As we age, most of us develop health issues. Along the way we may visit a specialist to handle each of these issues: for example, a cardiologist to treat hypertension and a gastroenterologist to treat acid reflux. However, it has become increasingly clear that in today’s era of specialization, you need a primary care doctor more than ever to coordinate your care, give you treatment appropriate for your age and gender, and prevent future health problems for the fullest quality of life.
You may be surprised at how much of your treatment a primary care doctor can provide. Primary care doctors know your whole story, while specialists may not be in communication with each other or understand the range of your health care needs. Medicine has become increasingly specialized, and specialists can provide much needed targeted treatments for specific ailments or organ dysfunctions. But fragmented, uncoordinated care is the handmaiden of specialization.
What is a primary care doctor?
This term is generally restricted to internists (who have completed a 3 year residency in internal medicine, and treat adults) and family physicians (who have completed a 3 year residency and treat patients of all ages). Geriatricians are internists or family physicians with additional training in caring for the elderly, often in primary care. Within the healthcare system, these types of physicians are often called “PMDs”, for primary medical doctor or “PCP” for primary care provider.
The word ‘primary’ care may imply simple or elementary medicine, but primary care is a highly complex practice. PMDs are prepared to diagnose and treat all common diseases, and many, if not most, of the less common ones too. Additionally, they are uniquely qualified to provide comprehensive and holistic care to patients with multiple simultaneous diseases. PMDs also try to prevent future health problems-– they don’t just treat what you have. PMDs keep up to date on the frequently changing recommendations on preventive medicine (e.g., vaccines, mammograms, colonoscopies). In all of their functions, PMDs strive to give care tailored specifically to each patient.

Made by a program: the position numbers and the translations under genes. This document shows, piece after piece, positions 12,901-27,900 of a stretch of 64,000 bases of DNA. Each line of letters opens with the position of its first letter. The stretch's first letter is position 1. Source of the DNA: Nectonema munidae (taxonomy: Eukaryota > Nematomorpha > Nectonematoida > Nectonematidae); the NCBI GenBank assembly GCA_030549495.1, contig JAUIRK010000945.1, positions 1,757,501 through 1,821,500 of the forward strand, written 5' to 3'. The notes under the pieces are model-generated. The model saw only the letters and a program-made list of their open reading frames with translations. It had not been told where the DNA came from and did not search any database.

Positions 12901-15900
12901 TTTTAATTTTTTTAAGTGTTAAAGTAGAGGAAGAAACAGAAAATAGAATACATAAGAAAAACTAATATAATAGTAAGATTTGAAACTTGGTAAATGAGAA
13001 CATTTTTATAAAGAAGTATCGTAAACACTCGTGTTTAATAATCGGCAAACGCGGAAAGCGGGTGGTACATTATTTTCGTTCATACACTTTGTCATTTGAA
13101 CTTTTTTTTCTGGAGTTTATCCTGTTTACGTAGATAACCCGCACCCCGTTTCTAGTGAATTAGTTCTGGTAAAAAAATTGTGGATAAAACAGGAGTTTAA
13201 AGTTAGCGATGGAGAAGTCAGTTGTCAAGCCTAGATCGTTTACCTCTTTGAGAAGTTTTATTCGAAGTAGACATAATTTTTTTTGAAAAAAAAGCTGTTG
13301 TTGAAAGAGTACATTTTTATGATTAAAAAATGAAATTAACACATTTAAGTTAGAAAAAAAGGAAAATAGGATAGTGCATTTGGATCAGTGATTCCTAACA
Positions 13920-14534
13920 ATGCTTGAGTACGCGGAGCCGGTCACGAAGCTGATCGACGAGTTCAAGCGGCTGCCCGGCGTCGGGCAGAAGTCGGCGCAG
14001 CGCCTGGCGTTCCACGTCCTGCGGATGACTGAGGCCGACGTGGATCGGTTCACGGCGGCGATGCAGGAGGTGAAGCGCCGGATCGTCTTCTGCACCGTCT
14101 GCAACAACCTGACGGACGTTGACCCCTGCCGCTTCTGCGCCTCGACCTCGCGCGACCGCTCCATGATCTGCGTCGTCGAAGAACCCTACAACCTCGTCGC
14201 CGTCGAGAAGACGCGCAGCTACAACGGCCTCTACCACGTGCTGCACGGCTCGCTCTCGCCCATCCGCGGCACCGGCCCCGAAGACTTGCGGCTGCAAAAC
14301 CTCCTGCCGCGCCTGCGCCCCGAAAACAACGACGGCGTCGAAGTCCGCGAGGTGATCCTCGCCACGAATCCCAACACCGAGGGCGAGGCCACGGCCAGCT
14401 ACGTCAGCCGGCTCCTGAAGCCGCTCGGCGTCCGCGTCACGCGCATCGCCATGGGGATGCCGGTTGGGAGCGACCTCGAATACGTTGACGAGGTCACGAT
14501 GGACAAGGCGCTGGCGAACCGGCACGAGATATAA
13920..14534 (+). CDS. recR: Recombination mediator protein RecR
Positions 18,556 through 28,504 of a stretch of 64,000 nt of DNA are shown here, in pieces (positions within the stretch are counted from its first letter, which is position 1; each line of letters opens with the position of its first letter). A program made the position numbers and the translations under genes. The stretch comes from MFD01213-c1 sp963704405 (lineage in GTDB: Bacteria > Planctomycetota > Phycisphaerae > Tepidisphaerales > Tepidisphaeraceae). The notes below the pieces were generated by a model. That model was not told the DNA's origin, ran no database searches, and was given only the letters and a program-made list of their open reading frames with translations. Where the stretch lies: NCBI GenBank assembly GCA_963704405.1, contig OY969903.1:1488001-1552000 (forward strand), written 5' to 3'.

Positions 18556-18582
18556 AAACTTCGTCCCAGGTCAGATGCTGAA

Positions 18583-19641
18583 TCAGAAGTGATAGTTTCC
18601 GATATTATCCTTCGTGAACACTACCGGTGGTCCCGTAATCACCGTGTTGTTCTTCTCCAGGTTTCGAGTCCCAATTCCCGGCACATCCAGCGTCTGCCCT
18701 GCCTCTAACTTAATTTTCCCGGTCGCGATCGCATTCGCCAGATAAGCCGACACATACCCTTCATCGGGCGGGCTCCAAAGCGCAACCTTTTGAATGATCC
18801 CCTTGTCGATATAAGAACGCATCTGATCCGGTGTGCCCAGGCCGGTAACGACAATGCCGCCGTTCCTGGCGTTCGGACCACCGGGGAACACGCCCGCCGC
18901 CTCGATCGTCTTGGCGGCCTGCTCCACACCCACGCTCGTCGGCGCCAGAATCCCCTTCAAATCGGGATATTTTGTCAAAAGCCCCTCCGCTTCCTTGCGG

Why do you need a primary care doctor?
Above all, primary care is good for your health and will help you live longer. Multiple studies have demonstrated this. Here are six important reasons you need a primary care doctor now more than ever:
- A PMD can coordinate and oversee your care. The more complex and varied your health conditions are, the more important a PMD becomes. A PMD will give you guidance on how to integrate varied, complex, and sometimes contradictory recommendations that you may receive from multiple specialists.
- A PMD can save you from unnecessary or harmful treatments by taking the time to understand you as a person and know your history. The PMD has a 30,000-foot view of all your health problems. The PMD considers your age, gender and other factors to ask “is this really the right treatment for you?”
- A PMD can ensure that your medications are not hurting you. Some medications can be dangerous in older patients. A PMD might replace or stop medications that may do you more harm than good and detect drug interactions. It has been estimated that 265,000 adults (age 65 and older) each year go to the emergency room or are hospitalized because of an adverse drug effect. A PMD also can almost always shorten your medication list if it is too long for you; so, the PMD can end up saving you money.
- A PMD can offer a second opinion on whether a treatment recommended by another doctor is likely to be beneficial. For example, many treatments have been proven effective only in patients under 65 years old, and older patients may not derive the same benefit from them.
- A PMD works to prevent possible problems by offering vaccinations, screening tests and discussing lifestyle changes like weight loss, exercise and quitting smoking.
- A PMD can help you realize you’re developing health problems you hadn’t noticed yet. Problems with vision, strength and fall risk, urinary incontinence, depression or anxiety, and memory can sneak up on you over time without detection—even by doctors who don’t ask. These are things that you may not report, but PMDs are trained to look for.
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